As Congress considers various proposals for overhauling our health care system, it would be well for us to recall the words of former Texas Senator Phil Gramm, who once said, “This is the only country where poor people are fat.”
Ex-senator Gramm, who was known as the bankers’ friend for the many kindnesses he bestowed on the finance industry, brought a brand of “compassionate conservatism” to his politics long before George W. Bush was a gleam in the eye of the Republican Party leaders. Gramm never used the phrase, that we know of, and we don’t hear much about it anymore, but compassionate conservatism is at the heart of the debate over health care reform. What it describes, basically, is a political philosophy that might be summed up thus: We’ve got ours and screw you, Jack.
Congress itself has health care coverage that is better than just about any plan currently available to the public. President Obama has said everybody should have the same coverage as he and all the employees of the federal government, including senators and congressmen, now have. That would be fair, he said.
But “fair” is one of those wishy-washy and fiscally irresponsible notions that liberals are always using to confound their opponents in debate. Phil Gramm had it right: If poor people would take better care of themselves and not go around eating Big Macs with fries and swilling down Pepsi they would be a lot healthier and wouldn’t need health care insurance. Most of the time, when poor people get sick it’s their own fault. If they can’t be bothered to take care of themselves, why should we?
This is a powerful argument and one can only wish that Phil Gramm were still in the Senate to make it. But Phil had to follow his destiny. It wasn’t enough to lead the deregulation charge that made it easier for banks to wheel and deal, Phil secretly yearned to be a banker. And now he is, right there in Washington, D.C., where the best deals have the biggest wheels.
But even without the stalwart leadership of Phil Gramm, Congress seems more than up to the challenge of thwarting the new president’s attempt to foul up a perfectly good national health care system. Since losing so many seats in both houses, the Republicans faced the possibility of being flattened by a unified Democratic Congress. Fortunately, the Democrats are never unified and the party’s dubious leadership in Congress and the Senate seems to be faltering.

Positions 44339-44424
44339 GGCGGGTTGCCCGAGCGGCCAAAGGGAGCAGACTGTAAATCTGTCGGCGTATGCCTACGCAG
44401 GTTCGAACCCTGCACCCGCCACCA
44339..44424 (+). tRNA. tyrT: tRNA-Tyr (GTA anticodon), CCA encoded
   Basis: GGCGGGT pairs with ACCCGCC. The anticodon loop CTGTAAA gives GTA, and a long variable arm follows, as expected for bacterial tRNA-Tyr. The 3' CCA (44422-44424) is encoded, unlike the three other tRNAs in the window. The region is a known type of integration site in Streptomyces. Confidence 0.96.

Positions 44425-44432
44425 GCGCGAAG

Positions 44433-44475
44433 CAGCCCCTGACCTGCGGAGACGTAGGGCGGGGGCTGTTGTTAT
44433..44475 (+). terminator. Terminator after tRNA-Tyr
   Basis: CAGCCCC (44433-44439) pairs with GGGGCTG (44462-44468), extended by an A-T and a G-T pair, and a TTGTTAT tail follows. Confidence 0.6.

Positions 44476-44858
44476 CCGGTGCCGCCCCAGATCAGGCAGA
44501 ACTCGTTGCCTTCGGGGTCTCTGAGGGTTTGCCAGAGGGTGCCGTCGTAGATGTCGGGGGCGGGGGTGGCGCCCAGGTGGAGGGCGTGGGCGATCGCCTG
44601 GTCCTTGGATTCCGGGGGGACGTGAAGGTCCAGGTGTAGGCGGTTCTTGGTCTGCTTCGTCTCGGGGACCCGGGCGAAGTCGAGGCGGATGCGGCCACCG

Obama, who may be too committed to the idea of bi-partisanship for his own good, has given so much ground to pressure groups from everywhere that the bill, now a thousand pages-long, is all but incomprehensible, much less effective. It is so complicated the Democrats conducted an hours-long seminar in the House basement to make sure its Members understood what the hell the bill provides.
This was a good sign for opponents of the bill. Nothing stops progress like confusion. Meanwhile, help arrived, like the cavalry, with the Blue Dog Democrats of the House. This right-thinking group of fiscally responsible, if sometimes misguided, Democratic Congresspersons has done its obstructionist best to ruin Obama’s reckless plans. With skillful wielding of the monkey wrench and generous deployment of flies to ointment, this estimable band of brothers and sisters is doing its best to discredit the Obama Administration.
With any luck they will so befoul the health care plan that Obama will not recover and his presidency, which some fools believe to have great potential, will be fatally weakened. This would be a kind of justice for a country where the poor people are fat and the head of state is skinny.